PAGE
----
School policy ripped out of time and history: in many ways that is Arne Duncan’s gift to us — school policy focused on disparities in test scores instead of disparities in opportunity — a Department of Education obsessed with data-driven accountability for teachers, but for itself an obsession with “game-changing” innovation and inadequate attention to oversight — the substitution of the consultant driven, win-lose methodology of philanthropy for formula-driven government policy — school policy that favors social innovation, one charter at a time. Such policies are definitely a break from the past. Whether they promise better opportunity for the mass of our nation’s children, and especially our poorest children, is a very different question.

School policy focused on disparities in test scores instead of disparities in opportunity: Here is what a Congressional Equity and Excellence Commission charged in 2013, five years into Duncan’s tenure as Education Secretary: “The common situation in America is that schools in poor communities spend less per pupil—and often many thousands of dollars less per pupil—than schools in nearby affluent communities… This is arguably the most important equity-related variable in American schooling today. Let’s be honest: We are also an outlier in how many of our children are growing up in poverty. Our poverty rate for school-age children—currently more than 22 percent—is twice the OECD average and nearly four times that of leading countries such as Finland.” Arne Duncan’s signature policies ignore these realities. While many of Duncan’s programs have conditioned receipt of federal dollars on states’ complying with Duncan’s favored policies, none of Duncan’s conditions involved closing opportunity gaps. To qualify for a Race to the Top grant, a state had to remove any statutory cap on the authorization of new charter schools, and to win a No Child Left Behind waiver, a state had to agree to evaluate teachers based on students’ test scores, but Duncan’s policies never conditioned receipt of federal dollars on states’ remedying school funding inequity. Even programs like School Improvement Grants for the lowest scoring 5 percent of American schools have emphasized school closure and privatization but have not addressed the root problem of poverty in the communities where children’s scores are low.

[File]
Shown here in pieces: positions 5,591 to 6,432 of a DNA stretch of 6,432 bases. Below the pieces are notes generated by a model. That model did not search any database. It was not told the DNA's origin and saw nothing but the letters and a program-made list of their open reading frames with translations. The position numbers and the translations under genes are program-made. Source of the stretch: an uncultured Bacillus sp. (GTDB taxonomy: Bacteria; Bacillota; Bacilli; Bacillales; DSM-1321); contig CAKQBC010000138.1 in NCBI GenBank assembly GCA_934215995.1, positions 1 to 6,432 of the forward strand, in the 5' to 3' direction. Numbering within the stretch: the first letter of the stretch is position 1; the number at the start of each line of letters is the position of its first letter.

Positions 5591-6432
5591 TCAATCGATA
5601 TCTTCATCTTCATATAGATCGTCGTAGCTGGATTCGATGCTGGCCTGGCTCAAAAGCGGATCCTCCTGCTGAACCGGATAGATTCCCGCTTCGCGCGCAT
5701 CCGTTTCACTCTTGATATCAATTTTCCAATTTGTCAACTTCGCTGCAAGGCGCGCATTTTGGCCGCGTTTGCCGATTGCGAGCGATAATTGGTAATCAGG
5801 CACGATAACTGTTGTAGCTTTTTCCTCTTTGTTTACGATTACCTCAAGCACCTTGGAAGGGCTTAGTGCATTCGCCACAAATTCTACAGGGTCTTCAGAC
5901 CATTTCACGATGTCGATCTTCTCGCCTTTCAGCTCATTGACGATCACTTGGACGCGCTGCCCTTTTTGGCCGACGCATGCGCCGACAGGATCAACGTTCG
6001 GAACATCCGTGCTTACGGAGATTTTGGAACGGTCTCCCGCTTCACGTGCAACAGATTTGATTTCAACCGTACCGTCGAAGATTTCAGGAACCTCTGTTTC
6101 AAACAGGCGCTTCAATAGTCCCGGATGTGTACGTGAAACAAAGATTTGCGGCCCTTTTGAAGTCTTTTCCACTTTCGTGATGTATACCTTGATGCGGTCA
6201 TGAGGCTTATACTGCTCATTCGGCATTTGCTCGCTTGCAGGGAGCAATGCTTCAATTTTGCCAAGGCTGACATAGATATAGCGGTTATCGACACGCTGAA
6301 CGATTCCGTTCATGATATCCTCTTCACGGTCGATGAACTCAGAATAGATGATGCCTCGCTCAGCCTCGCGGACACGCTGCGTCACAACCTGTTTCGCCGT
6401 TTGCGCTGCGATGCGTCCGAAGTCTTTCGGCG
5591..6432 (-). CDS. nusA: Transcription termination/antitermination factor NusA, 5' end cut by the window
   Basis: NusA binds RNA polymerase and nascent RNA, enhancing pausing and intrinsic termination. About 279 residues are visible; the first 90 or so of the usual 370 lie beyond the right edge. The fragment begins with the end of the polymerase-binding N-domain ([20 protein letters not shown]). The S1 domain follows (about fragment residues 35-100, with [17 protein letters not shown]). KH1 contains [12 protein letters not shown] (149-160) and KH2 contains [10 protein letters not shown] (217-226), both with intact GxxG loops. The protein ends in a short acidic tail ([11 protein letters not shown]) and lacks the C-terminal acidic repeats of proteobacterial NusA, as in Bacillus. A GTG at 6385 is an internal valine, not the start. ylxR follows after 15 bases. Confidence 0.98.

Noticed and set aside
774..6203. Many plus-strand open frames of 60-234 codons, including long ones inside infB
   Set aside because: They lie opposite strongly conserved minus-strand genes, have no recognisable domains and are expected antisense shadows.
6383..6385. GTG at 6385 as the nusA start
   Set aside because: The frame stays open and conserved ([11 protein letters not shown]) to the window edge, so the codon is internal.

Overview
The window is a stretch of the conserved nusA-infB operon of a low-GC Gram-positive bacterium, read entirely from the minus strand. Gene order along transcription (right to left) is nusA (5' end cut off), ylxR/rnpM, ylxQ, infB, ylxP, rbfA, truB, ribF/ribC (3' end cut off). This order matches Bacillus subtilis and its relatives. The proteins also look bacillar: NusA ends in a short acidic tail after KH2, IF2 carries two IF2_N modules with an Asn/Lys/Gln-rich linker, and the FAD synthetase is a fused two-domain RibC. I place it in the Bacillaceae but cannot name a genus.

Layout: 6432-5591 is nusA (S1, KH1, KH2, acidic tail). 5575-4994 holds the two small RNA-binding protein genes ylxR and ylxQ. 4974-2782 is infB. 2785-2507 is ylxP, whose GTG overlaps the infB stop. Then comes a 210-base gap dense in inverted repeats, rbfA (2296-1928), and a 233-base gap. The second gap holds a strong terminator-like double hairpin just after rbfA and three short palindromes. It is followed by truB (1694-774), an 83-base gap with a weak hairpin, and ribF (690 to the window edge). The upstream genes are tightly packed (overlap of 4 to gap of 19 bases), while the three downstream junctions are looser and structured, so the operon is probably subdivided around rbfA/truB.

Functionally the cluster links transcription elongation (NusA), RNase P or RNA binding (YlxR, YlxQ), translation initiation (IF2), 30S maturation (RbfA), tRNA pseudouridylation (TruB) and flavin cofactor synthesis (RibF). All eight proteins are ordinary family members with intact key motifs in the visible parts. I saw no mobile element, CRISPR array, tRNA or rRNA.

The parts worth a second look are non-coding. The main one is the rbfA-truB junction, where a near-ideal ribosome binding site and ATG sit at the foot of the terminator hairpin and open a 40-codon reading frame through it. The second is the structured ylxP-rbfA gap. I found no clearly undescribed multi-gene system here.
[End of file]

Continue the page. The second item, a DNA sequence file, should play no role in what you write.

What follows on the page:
A Department of Education obsessed with data-driven accountability for teachers, but for itself an obsession with “game-changing” innovation and inadequate attention to oversight: The nation faces an epidemic of teacher shortages and despair among professionals who feel devalued as states rush to implement the teacher-rating policies they adopted to win their No Child Left Behind waivers from the federal government. Even as evidence continues to demonstrate that students’ test scores correlate more closely with family income than any other factor, and as scholars declare that students’ test scores are unreliable for evaluating teachers, Duncan’s policies have unrelentingly driven state governments to create policy that has contributed to widespread blaming of the teachers who serve in our nation’s poorest communities.